Clara Bow is a silent film actress from the 1920s who is largely considered Hollywood’s First “It” Girl. With her tomboy charms and expressive face, Bow took Old Hollywood by storm as one of the most iconic “flapper” actresses of her day.
These days, Bow’s name isn’t uttered with the same esteem as silent stars such as Lillian Gish or Charlie Chaplin. If you ask us, that’s a darned shame. Her life and career had both the credits and the scandal to match either of those legends. One doesn’t become the first “It” Girl without attracting a fair share of lurid Old Hollywood stories. From her violent past to her tragic end, here are 42 star-studded facts about Clara Bow, the first “It” Girl.
42. You’ve Got Mail
In January 1929, Clara Bow received more than 45,000 letters in a single month. In a purely-postage world, that’s a lot of licked stamps.
41. Save the Date (or Don’t)
Bow’s year of birth is a mystery. Although her gravestone says she was born in 1907, one US Census records her birth in 1905. Another census, however, lists her as born in 1906. The 1905 date is generally accepted as the “good enough” answer.
40. Started From Atop the Bottom
Bow’s birth might be a mystery because she was born to very humble origins. It’s said she entered this world in a “bleak, sparsely furnished room above [a] dilapidated Baptist Church” in Brooklyn.
39. A Rough Landing
Bow’s birth was also risky: her two older sisters had just died in infancy and her mother was medically advised to not become pregnant again. If that wasn’t enough, Bow was born amidst a massive heatwave. Despite it all, both mother and child were healthy.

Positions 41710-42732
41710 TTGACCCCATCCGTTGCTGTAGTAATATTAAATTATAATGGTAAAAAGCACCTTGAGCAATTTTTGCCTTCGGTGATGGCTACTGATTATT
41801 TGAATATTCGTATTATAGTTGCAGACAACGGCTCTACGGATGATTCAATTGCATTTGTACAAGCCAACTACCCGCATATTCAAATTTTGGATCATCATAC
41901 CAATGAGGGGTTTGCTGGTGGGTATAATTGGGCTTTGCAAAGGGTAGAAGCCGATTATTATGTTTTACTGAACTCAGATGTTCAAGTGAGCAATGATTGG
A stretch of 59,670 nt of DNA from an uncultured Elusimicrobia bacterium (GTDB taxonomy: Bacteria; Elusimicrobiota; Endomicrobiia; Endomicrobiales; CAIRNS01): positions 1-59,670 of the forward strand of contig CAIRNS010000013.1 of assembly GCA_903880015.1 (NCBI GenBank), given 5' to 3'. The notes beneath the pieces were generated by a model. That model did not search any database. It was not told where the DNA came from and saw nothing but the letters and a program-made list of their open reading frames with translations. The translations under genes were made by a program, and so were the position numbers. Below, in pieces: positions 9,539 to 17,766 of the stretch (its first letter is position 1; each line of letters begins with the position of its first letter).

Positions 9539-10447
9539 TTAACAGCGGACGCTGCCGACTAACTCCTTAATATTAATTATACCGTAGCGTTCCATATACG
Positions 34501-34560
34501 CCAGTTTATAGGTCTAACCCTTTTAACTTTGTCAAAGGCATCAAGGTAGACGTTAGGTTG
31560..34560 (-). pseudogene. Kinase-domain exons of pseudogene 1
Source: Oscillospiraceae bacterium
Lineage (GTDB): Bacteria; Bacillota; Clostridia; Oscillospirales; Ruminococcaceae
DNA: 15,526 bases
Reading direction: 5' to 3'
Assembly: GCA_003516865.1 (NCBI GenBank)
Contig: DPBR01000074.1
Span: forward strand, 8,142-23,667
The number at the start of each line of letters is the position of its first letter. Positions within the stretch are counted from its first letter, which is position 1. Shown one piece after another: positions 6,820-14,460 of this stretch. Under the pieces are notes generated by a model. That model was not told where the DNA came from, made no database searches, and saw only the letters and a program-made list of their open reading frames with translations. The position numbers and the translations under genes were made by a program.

To quote the actress, “I don’t suppose two people ever looked death in the face more clearly than my mother and I the morning I was born. We were both given up, but somehow we struggled back to life.”
38. Daddy Not-So-Dearest
In the first 18 years of her live, Bow’s family lived at 14 different addresses. Her father was frequently out of work, or else just not around. Bow would believe that her mother “never really loved” her father and that “He knew it. And it made him very unhappy, for he worshipped her, always.”
37. Drawn Back to Life
Cartoon character Betty Boop was partly modeled after Clara Bow. The character is also inspired by fellow entertainer Helen Kane.
36. Fast on Her Feet
Bow was a tomboy and very into athletics. A winner of five medals at “the cinder tracks,” the actress would credit her success to the help of her cousin, Homer Baker, who also happened to be the world-recorder holder for the 660-yard and a national champion of the half-mile. Bow’s own talents would lay elsewhere, in entertainment.
35. We Have a Winner
Whereas Bow’s father was supportive of her acting dreams, her mother once declared that her daughter “would be much better off dead” than an actress. Nevertheless, Bow competed in her first nationwide acting contest when she was only 16.